76 Sermons On The Old Testament Given By Jesus

Sermon 20 - David’s second psalm does not allude to Jesus.

January 3, 1959

Received by Dr Samuels

Washington D.C.


I am here, Jesus.

In the last sermon I have been considering the Psalms of David from the point of view of an intimate approach of man to the Father, wherein God is essentially seen not as the early tribal and community deity in which the individual soul is submerged in the conception of a national god, but wherein the human being, in his own right as a living entity, turns to His Maker and seeks from Him that consolation, that love, that power to help him combat evil in his soul, and, through prayer and more elevated ethical conduct, shows his trust in the Father to strengthen him in his daily struggles in a grim existence and delivers him from those enemies and hostile forces with which he needs must contend and overcome to survive.

Thus I have pointed out how David viewed the Father - from a storm god of war and battle, helping his chosen people, the Hebrews, to the God of righteousness abhorring evil and sin, to a God who is King and Creator of the universe. Eventually it was the concept of God as lawgiver for the attainment of the perfect soul through right conduct towards one’s fellowman and trust in the Father’s Mercy that we come to David’s finest attitude towards God, with the insight, all the more remarkable that it is evident centuries before the great prophets, that God is God not only of the physical universe and of nations, but also of the human being, of the individual soul which He has created, and that this human being is important to God, and is watched over and cared for by God, to whom he can turn in time of stress and seek His Protection. It Is true, of course, that such superstitions still existed in David’s reign, for David was not entirely free from the prevailinq ideas of his time. But the fact that a higher and more ethical view is manifest in his Psalms is a lasting tribute to his deep understanding of God and true religion.

Within this framework, David thought of himself as the Lord’s anointed; that is to say, God’s representative on earth as the ruler of His chosen people. In this way, David actually considered himself the Messiah, in that to David “messiah” simply meant king of God’s people, with the mission of establishing this people as the foremost nation in the then civilized world, and bringing the word of God to the heathen. With God as his helper, he felt that he could not be defeated in warfare with people to whom God was not known.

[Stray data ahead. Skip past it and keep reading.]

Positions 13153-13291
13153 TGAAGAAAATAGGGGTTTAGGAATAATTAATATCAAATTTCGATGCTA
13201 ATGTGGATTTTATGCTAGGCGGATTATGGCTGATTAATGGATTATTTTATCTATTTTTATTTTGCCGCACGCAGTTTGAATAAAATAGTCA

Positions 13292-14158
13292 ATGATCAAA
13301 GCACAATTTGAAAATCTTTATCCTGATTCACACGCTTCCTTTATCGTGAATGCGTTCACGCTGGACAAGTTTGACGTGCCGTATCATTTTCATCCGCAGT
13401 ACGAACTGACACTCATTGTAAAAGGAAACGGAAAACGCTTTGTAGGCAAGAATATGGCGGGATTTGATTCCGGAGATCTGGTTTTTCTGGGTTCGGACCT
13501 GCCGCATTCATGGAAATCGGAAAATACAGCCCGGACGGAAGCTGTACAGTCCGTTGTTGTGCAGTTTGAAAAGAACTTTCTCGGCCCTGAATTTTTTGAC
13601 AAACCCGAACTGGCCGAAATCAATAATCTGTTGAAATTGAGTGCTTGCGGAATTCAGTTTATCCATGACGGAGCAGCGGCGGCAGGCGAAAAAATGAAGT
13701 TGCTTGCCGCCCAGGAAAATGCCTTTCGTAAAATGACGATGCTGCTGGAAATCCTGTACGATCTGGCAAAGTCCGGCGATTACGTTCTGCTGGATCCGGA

This, then, is the meaning of Psalm 2, which is really the first of the collection. It was written when David as king had conquered a succession of enemy forces, both Philistine and Trans-Jordanian, and he felt secure that as Jehovah’s anointed king, no force could withstand his power. He attributed his victories to God, and has Him say, “I have my king upon my holy hill of Zion” (Psalms 2: 6) as he declared, “The Lord hath said unto me, Thou art my son. This day have I begotten thee.” (Psalms 2: 7) This statement, I must say, was one which David in his psalm puts into the mouth of God, so to speak, and it referred to himself. It did not, as some have erroneously thought, allude to me in any way.

David then has God add that He will give him the pagan for his inheritance, and that God will destroy them with a rod of iron, and dash them to pieces. Thus you see that David, in this Psalm 2, spoke like the soldier he was. Never could I have spoken, nor ever did I speak, of destruction and death by brutal force, for I came to bring to mankind the Father’s Divine Love and peace to all His children, regardless of race or creed, and I substantiated my words of Love with healing the lame and the halt. I did not come to destroy men’s bodies with sword and spear, but to heal their souls as I did their flesh, and yet many there are who, calling themselves Christians and who profess to know me, are ready in their mistaken zeal to prove their contention that this psalm is Messianic, and to attribute to me a destructive intent which they know in their hearts could not have possibly been entertained by their Christ.

David goes on to warn the pagan kings bordering on Israel to take heed - to discard their own false gods and to serve the Hebraic Jehovah with fear. He tells them to pay homage to him, David, for, as God’s anointed king of Israel, he is God’s son, and warns them not to provoke him to wrath, lest they be exterminated by God in His anger. The last line, “Blessed are they that put their trust in Him,” was not written by David, but inserted later as a more peaceful and appropriate ending.

David, then, considered his enemies to be God’s enemies, for we have said he regarded himself as God’s representative on earth to decimate the heathens and their worship of pagan gods - a practice, David felt, the Lord wanted eliminated, so that all mankind would turn to Him. David thus felt he was fighting God’s wars - holy wars - and his extermination of the enemy was due in great measure to this belief. That is why David’s humanity did not extend to people outside his own, and explains what otherwise seems like a great contradiction between his actions as an individual and his orders as king of the Hebrew nation. This attitude towards conquered enemies was, one must remember, not peculiarly David’s convictions, but was rooted deeply in Hebrew tradition, going back to Deuteronomy (Chapter 7: 2) “Thou shalt make no covenant with them, nor show mercy unto them.”

Jesus of the Bible


Master of the Celestial Heavens